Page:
Promoting Professional Learning: Individual and Institutional Practices and Imperatives
The presentations throughout the chapters of this book emphasise the importance of structured and guided support for students to maximise the value of their learning through interactions with experts in the field. Through the explorations undertaken across the different contexts of practice represented in these chapters, namely, physiotherapy, midwifery, medicine, nursing, dentistry, human services, aged-care and rural settings, it becomes apparent that the authentic nature that these situations present means they promote and support learning as a personally directed and deliberate act, although not always as others intend. The unpredictable nature of this learning requires a distinct approach to understanding learning within the real world of practice. The alternate approach emphasised within these chapters largely relies on the relations among student, the clinician and the organisational context. The approach and the relationships among these contingent factors are what constitute the student-learning experience. This experience has three dimensions. First are the perceived priorities of the student that act as a shaping lens through which they identify and locate learning opportunities. Second is the orientation and the understanding of the clinicians with whom they work and who sequence and distribute opportunities and also possess distinct perceptions of their role in supporting student learning. Third is the dialogue and shared commitment to learning between industry and academia that directly impact on the values embedded within the distinct organisational practices of these two institutions that influence student learning. All three factors are instrumental in shaping student learning and they need to be effectively addressed to maximise the learning opportunities that are afforded through practice situations. Taking these ideas forward, the following sections capture a set of key conditions for how the promotion of professional learning might best progress. The perspective here is from a healthcare practitioner who has concerns for the effective development of novice practitioners and the ongoing development of healthcare workers as they face changing requirements for work and emerging workplace challenges.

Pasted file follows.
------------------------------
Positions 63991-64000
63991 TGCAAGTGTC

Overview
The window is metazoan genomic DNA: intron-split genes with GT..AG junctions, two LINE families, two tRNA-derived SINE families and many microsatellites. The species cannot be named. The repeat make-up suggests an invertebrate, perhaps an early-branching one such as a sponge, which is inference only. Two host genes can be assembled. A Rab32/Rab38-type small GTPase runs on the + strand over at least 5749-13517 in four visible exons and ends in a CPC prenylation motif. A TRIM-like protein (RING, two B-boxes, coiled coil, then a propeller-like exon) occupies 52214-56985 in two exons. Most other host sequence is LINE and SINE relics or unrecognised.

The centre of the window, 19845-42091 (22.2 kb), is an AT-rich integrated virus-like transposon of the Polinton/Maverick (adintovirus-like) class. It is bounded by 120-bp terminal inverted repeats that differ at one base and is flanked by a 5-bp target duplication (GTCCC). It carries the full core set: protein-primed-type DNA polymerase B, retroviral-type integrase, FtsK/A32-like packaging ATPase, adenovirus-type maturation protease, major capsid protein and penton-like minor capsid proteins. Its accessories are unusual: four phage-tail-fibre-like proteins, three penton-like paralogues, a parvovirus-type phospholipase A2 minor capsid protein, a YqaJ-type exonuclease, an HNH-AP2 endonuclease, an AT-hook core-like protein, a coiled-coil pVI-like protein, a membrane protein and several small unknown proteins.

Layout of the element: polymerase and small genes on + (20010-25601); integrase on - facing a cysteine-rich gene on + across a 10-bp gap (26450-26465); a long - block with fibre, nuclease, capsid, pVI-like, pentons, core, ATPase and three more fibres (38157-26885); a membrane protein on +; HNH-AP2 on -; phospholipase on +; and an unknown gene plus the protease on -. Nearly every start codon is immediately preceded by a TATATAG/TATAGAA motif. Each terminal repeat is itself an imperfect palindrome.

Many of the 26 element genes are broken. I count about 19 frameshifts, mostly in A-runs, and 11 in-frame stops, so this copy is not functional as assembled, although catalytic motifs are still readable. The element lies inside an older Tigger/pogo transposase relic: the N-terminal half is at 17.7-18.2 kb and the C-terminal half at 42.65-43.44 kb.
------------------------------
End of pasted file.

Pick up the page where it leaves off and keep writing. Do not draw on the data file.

KeywordsStudent Learning Professional Practice Learning Opportunity Professional Learning Reflective Practice
The author wishes to acknowledge the support provided by the Australian Learning and Teaching Council.
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